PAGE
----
A (Very) Queer Dispatch From Warsaw

After interviewing an LGBTQ activist from Razem, a left-wing, dynamic and growing political force in Poland, I left Kafka Cafe and headed down Ulica Nowy Świat, one of Warsaw’s main historic streets. Bypassing tourists, shops, a Starbucks filled with Poles wearing nationalist symbols, I followed a group of men carrying a large Polish flag, with Polish flag armbands, to Rondo Charles De Gaulle. In the center of this roundabout (‘Rondo’) stands The Warsaw Palm Tree, an “art installation … created by artist Joanna Rajkowska in 2002 as an homage to members of the Jewish community who once lived in this area.” It is here that I stopped and took the following photograph. 23435092_187633161802888_5844694353863437569_n

Asking a man who looked like a middle-class journalist (expensive camera, etc), “where can I speak to the far-right,” he said “it’s all around.” He then proceeded to say “I am considered on the far-right, what is the far-right?” Asking him what he stood for politically, he looked bemused, “What do you think? I am not against all immigrants, of course, but only the Islamic ones, they want to take over Europe, they will not assimilate … Poland is a Christian nation. They want to take over all of Europe.” Deciding that nothing more could be gained from this conversation,  I politely said I would be moving on. “Oh, you must come to the speeches at the National Stadium, this is a great event, lots of speeches.”

I nodded politely, and began walking west, toward the march, and attempting to find my friend, and sometimes translator, Bartek Droździak at the counter-demonstration. Coming into wave after wave of predominantly younger men, some older women and very few younger women, all dressed with Polish armbands, I noticed several contingents dressed in military uniforms, with groupings based on age. Marching to the tune of far-right nationalism, in full military uniform, stood young men from their early 20s into their middle teens. Pyrotechnics, or flash-bangs, of white and red explosions began going off everywhere. Sounding like gun fire, with smoke blanketing the air, the clouds above seemed a bit darker (the sun was indeed going down), and it began to rain slightly. Waves of marchers, some of them with young children, proudly took part in this spectacle of white nationalism. I have never seen anything like.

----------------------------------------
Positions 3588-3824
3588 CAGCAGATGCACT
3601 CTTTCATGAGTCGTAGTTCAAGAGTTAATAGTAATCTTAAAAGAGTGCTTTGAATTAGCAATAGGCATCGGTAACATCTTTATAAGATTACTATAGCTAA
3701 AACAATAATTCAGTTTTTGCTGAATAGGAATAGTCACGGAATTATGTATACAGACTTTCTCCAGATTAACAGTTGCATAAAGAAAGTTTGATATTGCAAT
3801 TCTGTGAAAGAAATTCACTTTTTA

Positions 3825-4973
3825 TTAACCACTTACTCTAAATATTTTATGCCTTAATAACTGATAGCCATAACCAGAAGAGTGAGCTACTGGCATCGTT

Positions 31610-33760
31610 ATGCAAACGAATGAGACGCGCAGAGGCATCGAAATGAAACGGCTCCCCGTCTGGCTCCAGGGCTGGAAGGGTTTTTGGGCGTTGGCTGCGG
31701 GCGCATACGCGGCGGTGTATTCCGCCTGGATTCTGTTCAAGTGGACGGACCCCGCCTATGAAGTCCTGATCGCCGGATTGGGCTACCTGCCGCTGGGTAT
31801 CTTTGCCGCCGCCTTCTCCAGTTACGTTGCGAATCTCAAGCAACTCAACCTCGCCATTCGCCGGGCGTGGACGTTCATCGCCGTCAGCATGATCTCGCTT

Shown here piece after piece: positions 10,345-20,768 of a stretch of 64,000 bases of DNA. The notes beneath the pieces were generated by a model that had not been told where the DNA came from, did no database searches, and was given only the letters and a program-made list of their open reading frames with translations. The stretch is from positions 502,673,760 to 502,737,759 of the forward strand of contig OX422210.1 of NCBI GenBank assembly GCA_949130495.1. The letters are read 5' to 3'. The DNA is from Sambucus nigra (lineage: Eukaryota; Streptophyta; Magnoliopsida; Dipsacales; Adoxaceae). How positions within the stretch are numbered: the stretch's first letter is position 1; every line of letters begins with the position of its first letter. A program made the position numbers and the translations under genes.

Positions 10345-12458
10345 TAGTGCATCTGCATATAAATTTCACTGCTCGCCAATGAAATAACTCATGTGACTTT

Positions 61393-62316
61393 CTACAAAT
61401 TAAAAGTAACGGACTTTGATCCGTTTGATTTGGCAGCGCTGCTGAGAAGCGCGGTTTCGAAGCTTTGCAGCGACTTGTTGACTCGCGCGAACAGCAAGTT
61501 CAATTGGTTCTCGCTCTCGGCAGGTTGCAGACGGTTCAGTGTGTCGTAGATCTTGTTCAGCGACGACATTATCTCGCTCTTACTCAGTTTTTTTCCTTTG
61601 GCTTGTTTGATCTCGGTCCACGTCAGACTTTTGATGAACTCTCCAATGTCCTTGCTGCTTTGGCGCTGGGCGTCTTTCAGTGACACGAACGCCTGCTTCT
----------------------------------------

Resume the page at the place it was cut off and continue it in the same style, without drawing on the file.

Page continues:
Fumbling through the crowd, I came across my friend and sometimes translator, also lost because of police barricades, Wiktor Hys.  Asking me, what are you doing here! I responded: I am lost but this is something to see! He agreed, yet their was an implicit understanding between us: this is not safe.  Approaching, I could see some green flags, Wiktor clarified these belonged to “the hardest right group, Obóz Narodowo-Radykalny, ONR, or National Radical Camp.”

Various media, outside of Poland, would later report that “On 11 November 2017, 60,000 people marched in an Independence Day celebration procession organized by the ONR,[16][17] chanting ‘fatherland’ and carrying banners that read ‘White Europe’, ‘Europe Will Be White’, ‘Clean Blood’, and ‘Pray for Islamic Holocaust’.”  The centrality of such an openly fascist group in organizing the 11/11 Independence Day march belies the statements by its apologists and supporters, including the those disseminated via TVP (Polish State Television) and the ruling far-right Law and Justice (PiS) government, that this was simply a “beautiful” march of “patriots.” 

When I first came to Poland, my first commission as a writer came from Vice magazine; in that original article, published in June of this year, I cited Christopher Isherwood’s time in Berlin as a comparison. Realizing now just how appropriate that comparison is, living in a capitol city: dynamic, thriving with a large LGBTQ scene under a far-right government, with a massive fascist movement growing all around, I am stunned. “History doesn’t repeat itself, but it often rhymes,” opined the great Mark Twain, or so John Robert Colombo’s poem says.